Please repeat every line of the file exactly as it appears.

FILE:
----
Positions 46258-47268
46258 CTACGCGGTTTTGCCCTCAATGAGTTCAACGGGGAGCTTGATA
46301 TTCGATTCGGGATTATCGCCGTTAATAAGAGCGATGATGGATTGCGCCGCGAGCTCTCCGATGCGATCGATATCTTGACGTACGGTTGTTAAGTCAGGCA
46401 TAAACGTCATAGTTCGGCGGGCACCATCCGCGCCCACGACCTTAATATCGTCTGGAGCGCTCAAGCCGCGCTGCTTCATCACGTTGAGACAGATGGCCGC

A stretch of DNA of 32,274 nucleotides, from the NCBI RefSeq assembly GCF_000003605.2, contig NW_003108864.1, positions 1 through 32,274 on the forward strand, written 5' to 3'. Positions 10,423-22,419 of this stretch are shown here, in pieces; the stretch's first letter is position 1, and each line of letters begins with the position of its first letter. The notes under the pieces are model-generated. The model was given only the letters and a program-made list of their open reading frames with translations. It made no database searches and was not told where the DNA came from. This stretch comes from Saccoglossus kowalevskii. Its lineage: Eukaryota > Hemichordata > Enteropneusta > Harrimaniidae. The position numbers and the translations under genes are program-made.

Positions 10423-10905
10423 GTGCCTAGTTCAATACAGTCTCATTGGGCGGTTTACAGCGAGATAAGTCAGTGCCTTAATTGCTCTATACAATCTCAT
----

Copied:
Positions 46258-47268
46258 CTACGCGGTTTTGCCCTCAATGAGTTCAACGGGGAGCTTGATA
46301 TTCGATTCGGGATTATCGCCGTTAATAAGAGCGATGATGGATTGCGCCGCGAGCTCTCCGATGCGATCGATATCTTGACGTACGGTTGTTAAGTCAGGCA
46401 TAAACGTCATAGTTCGGCGGGCACCATCCGCGCCCACGACCTTAATATCGTCTGGAGCGCTCAAGCCGCGCTGCTTCATCACGTTGAGACAGATGGCCGC

A stretch of DNA of 32,274 nucleotides, from the NCBI RefSeq assembly GCF_000003605.2, contig NW_003108864.1, positions 1 through 32,274 on the forward strand, written 5' to 3'. Positions 10,423-22,419 of this stretch are shown here, in pieces; the stretch's first letter is position 1, and each line of letters begins with the position of its first letter. The notes under the pieces are model-generated. The model was given only the letters and a program-made list of their open reading frames with translations. It made no database searches and was not told where the DNA came from. This stretch comes from Saccoglossus kowalevskii. Its lineage: Eukaryota > Hemichordata > Enteropneusta > Harrimaniidae. The position numbers and the translations under genes are program-made.

Positions 10423-10905
10423 GTGCCTAGTTCAATACAGTCTCATTGGGCGGTTTACAGCGAGATAAGTCAGTGCCTTAATTGCTCTATACAATCTCAT